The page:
Would you look at that! I actually made it to a movie while it was still in the theaters. As a Christmas treat, my family went to see Frozen 2. I think I was probably more excited about it than my kids. I LOVED everything about Frozen and had high hopes for the sequel.
At the end of Frozen, Anna and Elsa have finally rebuilt their relationship as loving sisters and have overcome Elsa’s fear of her unique magic. In the process, they also showed Hans that true love is far more powerful than greed. It was a wonderfully well-balanced story that rocked between humor and powerful moments of self-realization.
Frozen 2 picks up a few years later. We kick off the story with a prologue showing Anna and Elsa as adorable little girls. The King tells them a bedtime story about how the elemental spirits were angered and formed a magical barrier locking everyone out of the Enchanted Forest. Yes, it’s literally called that. Using a prologue like this is important, because it makes it feel like this new story line always existed, even before the success of Frozen 1.
What would have been more effective is if they managed to make some cryptic mention of the mist-shrouded Enchanted Forest in the first movie, but I digress.
Fast forward to several years after the events of Frozen 1 and we see Anna, Elsa, Cristoff, and Olaf generally enjoying life as grownups. Elsa starts hearing a magical call that no one else can hear. After repeated attempts to ignore it, she bursts out into the song intended to be this film’s version of “Let it Go.” It even happens at the same point in the film. For my writer friends, this is the inciting incident. The whole movie is very literally textbook Hero’s Journey, if you keep track of things like that.
I don’t do spoilers, so let the vagueness begin.
Elsa is determined to find out where the call is coming from so she sets out on a quest. Anna insists on coming. Ever since the whole frozen heart incident, she’s pretty dead set on staying by Elsa’s side – forever. (see what I did there?) They set off with Cristoff and Olaf and by the virtue of Elsa’s powers are able to get through the mist.
One revelation follows another until we reach an epic showdown where both Anna and Elsa are in very real mortal danger. To survive, they must resolve a conflict that started years before either of them were born, the heart of the problem behind the formation of the mist.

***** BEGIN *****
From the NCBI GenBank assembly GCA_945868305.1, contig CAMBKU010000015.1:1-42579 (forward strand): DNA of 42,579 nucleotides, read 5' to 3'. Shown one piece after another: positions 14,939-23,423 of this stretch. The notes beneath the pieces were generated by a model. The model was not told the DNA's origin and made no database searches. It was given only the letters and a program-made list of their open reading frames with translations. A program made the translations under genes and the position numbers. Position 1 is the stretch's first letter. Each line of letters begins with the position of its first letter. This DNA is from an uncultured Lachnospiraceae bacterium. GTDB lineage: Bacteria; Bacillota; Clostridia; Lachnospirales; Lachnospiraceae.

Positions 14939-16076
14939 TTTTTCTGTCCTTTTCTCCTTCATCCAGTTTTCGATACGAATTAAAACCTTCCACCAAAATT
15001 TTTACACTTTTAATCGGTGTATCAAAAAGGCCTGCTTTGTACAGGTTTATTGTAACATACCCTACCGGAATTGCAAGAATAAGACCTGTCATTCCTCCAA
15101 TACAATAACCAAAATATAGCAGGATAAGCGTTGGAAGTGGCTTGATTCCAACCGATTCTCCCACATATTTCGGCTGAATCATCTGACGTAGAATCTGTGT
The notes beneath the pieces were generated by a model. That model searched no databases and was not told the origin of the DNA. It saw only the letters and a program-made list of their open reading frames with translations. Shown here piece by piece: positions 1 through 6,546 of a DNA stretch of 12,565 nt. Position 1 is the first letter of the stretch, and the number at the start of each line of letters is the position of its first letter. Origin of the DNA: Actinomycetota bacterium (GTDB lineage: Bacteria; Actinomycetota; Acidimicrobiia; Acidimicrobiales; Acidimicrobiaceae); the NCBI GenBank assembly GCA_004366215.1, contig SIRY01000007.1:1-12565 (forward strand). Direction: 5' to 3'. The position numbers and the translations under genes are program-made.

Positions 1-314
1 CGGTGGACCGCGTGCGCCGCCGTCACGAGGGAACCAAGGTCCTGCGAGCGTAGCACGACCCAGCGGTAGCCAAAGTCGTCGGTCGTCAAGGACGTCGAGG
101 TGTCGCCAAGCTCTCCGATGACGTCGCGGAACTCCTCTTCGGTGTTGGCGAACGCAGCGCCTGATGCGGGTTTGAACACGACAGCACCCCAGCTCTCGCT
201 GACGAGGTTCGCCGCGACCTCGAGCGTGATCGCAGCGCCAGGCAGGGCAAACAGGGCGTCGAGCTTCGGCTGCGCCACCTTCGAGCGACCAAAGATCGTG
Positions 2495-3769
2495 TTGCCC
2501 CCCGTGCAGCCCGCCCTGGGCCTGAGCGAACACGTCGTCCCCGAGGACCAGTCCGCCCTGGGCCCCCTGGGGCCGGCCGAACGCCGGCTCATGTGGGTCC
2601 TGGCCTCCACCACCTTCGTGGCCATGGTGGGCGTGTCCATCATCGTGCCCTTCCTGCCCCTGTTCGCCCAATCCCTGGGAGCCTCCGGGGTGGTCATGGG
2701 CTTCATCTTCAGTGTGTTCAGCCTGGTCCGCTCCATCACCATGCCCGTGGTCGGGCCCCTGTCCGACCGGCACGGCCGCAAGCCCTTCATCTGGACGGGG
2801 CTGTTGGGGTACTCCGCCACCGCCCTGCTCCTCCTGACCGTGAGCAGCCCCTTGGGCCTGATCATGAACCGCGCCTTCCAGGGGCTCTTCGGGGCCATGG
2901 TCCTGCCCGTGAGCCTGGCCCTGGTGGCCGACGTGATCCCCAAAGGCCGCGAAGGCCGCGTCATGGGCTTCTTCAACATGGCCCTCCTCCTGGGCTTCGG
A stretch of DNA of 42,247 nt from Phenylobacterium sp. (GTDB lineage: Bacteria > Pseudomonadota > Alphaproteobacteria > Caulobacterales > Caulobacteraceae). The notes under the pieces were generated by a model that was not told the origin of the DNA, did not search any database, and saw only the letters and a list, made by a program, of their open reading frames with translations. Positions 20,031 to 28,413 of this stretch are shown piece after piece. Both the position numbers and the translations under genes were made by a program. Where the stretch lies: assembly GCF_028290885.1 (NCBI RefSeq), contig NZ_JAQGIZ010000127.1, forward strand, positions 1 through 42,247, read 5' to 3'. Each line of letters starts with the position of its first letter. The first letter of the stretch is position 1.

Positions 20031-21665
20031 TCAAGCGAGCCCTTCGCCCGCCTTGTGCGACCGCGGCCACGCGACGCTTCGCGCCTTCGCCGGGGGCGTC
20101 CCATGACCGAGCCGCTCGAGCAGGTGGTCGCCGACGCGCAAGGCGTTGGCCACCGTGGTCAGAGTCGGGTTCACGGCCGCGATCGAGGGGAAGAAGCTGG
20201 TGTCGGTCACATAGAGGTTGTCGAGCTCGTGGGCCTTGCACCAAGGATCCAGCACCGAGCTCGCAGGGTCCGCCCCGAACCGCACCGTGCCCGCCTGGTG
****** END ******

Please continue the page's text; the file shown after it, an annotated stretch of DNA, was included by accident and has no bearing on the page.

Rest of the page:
There was so much potential for this movie to be amazing . When it came to beautiful animation, stunning settings, and engaging characters, this film truly did have all the elements of what could have been an amazing experience. However, there was so much crammed in there, that the movie ended up falling flat for me. It was simply trying too hard.
For me, the complexity killed it. Not only do we have a much larger cast, but also two distinct cultures in addition to the people of Arendelle. We meet the people to the north which are the equivalent to an indigenous tribe and the elemental powers belonging to a mysterious magical island isolated in the North Sea. Even as a seasoned storyist, I struggled to remember who was doing what and why.
There’s also a whole lot of more mature angst. Olaf has this running gag about what it must be like to be old and mature because he’s figuratively still only a few years old. He sings a song about it, surprise. Cristoff is trying to propose to Anna and failing over and over, and he sings a song about it as well. Yep, that’s the one you’ve probably heard about, the 80s rock ballad. Anna and Elsa struggle with the death of their parents and trying to protect each other and Arendelle, and both sing a lot about it. And then there’s the angst of all the secondary characters as well. Like I said. Complex.
Does all this angst get resolved? Come on, this is Disney. Of course it does. Are the solutions ingenious and surprising, but still make sense? I’ll give that a solid 60%. They hint at the solution hoards of times so when it happens it’s like, duh.
In Frozen 1, the themes were “love conquers fear” with a splash of “follow your heart.” In Frozen 2, they beat you over the head with the theme as “take the next right step.” It’s not as compelling to say the least.
I would recommend this movie to those who fell in love with the characters of the original movie and are happy to just see them again. They’ve grown up, developed their personalities and interests, and have become more complex and interesting people. Those who love folklore and magical origins and lots of familial angst, this movie will definitely scratch that itch is well.
Honestly, it’s not a bad movie. It just doesn’t have the same kind of punch as the first. But I would warn those who were hoping for a similar mind-blowing powerful experience as the first movie, that you might be disappointed. They tried to shoehorn in so much that it felt forced and even, dare I say, gimmicky.
I rate Frozen II 3 out of 5 stars
Psst! It’s cover reveal week for the rerelease of Stonebearer’s Betrayal – here’s a sneak peek! Launch day is January 2nd, and preorders will open soon!
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